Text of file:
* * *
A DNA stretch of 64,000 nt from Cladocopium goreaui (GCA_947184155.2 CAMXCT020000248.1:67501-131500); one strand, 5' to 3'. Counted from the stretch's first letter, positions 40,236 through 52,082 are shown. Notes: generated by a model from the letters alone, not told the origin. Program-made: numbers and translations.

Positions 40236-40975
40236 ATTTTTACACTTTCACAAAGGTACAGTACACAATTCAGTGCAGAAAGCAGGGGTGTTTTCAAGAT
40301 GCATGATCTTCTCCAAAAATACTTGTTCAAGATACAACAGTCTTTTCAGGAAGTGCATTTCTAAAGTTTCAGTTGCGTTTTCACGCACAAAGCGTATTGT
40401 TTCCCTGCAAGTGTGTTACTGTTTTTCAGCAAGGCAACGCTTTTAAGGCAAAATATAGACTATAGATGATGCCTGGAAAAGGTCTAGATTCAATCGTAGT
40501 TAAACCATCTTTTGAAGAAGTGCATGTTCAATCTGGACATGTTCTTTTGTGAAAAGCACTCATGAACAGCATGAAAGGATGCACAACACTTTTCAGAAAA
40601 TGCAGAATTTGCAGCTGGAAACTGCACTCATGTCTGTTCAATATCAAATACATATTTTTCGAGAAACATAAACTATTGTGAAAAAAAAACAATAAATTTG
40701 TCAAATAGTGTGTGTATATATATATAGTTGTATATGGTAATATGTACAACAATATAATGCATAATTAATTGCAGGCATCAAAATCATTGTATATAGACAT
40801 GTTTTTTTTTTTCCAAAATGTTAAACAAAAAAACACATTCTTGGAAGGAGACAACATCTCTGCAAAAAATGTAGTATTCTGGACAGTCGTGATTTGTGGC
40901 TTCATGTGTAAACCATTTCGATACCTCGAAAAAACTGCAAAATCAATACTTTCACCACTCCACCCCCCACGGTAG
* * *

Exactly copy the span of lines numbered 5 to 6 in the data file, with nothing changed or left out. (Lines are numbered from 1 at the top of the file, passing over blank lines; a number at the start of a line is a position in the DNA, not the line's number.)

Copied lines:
40401 TTCCCTGCAAGTGTGTTACTGTTTTTCAGCAAGGCAACGCTTTTAAGGCAAAATATAGACTATAGATGATGCCTGGAAAAGGTCTAGATTCAATCGTAGT
40501 TAAACCATCTTTTGAAGAAGTGCATGTTCAATCTGGACATGTTCTTTTGTGAAAAGCACTCATGAACAGCATGAAAGGATGCACAACACTTTTCAGAAAA